Minimize unintended consequences by treating special cases separately, such as debt-only companies (biotechs and IPOs were later mentioned also).
Corporate Governance and Disclosure
The Corporate Governance and Disclosure subcommittee recommended the following:
Eliminate further acceleration of the due dates of annual and quarterly reports required under the Exchange Act beyond 75 days for annual reports and 40 days for quarterly reports. Adopted by the SEC on December 14, 2005.
In the event the SEC elects to provide smaller public companies with relief under SOX 404, as a condition to that relief, require additional disclosure concerning the issuer’s internal controls (such as internal control resources available, type of oversight and identification of weakness or problems) and impose (or require prominent disclosure of) additional "corporate hygienics," including audit committee corporate governance standards, whether or not required under applicable SRO listing standards, substantially equivalent to those codified under Rule 10A-3 (audit committee independence, responsibility for selection and oversight of auditors, procedures for handling complaints, authority to engage independent advisors and funding).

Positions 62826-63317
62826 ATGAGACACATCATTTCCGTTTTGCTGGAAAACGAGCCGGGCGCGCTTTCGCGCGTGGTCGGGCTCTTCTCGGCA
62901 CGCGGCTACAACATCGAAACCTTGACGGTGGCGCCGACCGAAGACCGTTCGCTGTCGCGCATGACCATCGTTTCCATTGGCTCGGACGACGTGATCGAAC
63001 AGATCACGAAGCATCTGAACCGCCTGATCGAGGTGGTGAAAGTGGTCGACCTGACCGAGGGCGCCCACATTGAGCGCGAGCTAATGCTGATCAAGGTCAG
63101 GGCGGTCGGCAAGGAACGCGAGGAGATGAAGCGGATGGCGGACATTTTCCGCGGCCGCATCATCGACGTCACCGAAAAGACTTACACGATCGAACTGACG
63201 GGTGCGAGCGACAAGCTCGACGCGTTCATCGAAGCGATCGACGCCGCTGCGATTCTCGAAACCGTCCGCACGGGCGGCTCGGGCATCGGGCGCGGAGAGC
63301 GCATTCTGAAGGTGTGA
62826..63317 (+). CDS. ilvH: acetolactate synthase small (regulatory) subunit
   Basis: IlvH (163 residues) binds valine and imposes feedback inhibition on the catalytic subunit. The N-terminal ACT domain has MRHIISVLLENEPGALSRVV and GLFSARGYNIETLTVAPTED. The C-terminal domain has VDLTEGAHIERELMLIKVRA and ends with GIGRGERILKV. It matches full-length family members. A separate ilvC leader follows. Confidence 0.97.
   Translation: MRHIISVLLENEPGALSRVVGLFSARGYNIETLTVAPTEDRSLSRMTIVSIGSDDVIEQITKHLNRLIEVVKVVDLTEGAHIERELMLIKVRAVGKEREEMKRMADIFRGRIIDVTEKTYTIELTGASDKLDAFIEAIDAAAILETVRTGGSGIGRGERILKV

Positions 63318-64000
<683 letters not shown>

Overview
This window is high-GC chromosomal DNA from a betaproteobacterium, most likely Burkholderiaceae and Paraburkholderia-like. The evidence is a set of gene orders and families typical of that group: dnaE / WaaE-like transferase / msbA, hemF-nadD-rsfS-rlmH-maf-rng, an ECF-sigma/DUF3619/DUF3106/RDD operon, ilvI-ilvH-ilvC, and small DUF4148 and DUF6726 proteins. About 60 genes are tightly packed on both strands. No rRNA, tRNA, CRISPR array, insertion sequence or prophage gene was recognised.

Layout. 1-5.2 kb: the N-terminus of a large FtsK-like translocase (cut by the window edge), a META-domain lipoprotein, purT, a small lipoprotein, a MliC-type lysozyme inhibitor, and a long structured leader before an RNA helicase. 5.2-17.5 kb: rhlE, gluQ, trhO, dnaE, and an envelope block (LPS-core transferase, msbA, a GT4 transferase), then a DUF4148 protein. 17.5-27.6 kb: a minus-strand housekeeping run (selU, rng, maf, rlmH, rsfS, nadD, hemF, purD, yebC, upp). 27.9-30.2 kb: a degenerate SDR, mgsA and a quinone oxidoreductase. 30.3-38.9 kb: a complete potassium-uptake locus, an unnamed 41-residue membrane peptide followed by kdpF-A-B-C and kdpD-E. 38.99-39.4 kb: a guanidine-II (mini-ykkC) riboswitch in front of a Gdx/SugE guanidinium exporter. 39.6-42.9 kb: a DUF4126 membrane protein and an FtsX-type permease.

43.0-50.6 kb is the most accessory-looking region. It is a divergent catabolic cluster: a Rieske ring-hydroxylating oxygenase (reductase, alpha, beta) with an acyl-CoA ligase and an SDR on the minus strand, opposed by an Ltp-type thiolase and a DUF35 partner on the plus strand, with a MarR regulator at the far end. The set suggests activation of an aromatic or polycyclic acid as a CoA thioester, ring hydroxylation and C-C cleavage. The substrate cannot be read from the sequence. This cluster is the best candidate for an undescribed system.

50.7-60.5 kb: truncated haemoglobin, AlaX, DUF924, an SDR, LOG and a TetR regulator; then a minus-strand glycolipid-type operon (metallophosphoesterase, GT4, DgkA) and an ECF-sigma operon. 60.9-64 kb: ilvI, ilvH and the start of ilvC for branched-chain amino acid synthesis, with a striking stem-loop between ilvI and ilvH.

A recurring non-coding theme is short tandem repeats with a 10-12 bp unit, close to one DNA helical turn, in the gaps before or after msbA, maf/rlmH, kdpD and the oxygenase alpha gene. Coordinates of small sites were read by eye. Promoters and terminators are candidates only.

To provide foreign private issuers with greater certainty concerning the date for compliance with SOX 404, test status as of the end of an earlier fiscal period, such as of the end of the prior fiscal year.
Amend SEC rules under Sections 12(g) and 15(d) of the Exchange Act as follows:
Provide greater clarity under SOX 402 as to the types of transactions that fall within the prohibition, including guidance on cashless exercises, indemnity advances, relocation accommodations and split-dollar life insurance policies. (The subcommittee viewed these transactions, if approved by independent directors, as unlikely to lead to the types of abuse that SOX 402 was intended to prohibit.)
Reduce the costs associated with the preparation, filing and dissemination of SEC documents where such cost reductions can be achieved without compromising investor protection by:
Reducing the annual financial statement requirements to require an audited balance sheet as of the end of the two most recent fiscal years and audited statements of income, cash flows and changes in stockholders' equity for each of the two fiscal years preceding the date of the most recent audited balance sheet, as well as corresponding changes to the MD&A;
Reducing complexity by consolidating Reg S-B and Reg S-K and modifying S-K to make accommodations for smaller public companies;
Eliminating the need to disseminate paper versions of SEC documents to investors by extending the "access equals delivery" presumption to all SEC filings available in electronic form over the internet, including all Exchange Act reports and documents, provided that issuers provide physical notice of the availability of the documents and agree to provide security holders with paper versions without charge upon request; Proposed by the SEC for proxy materials on November 29, 2005.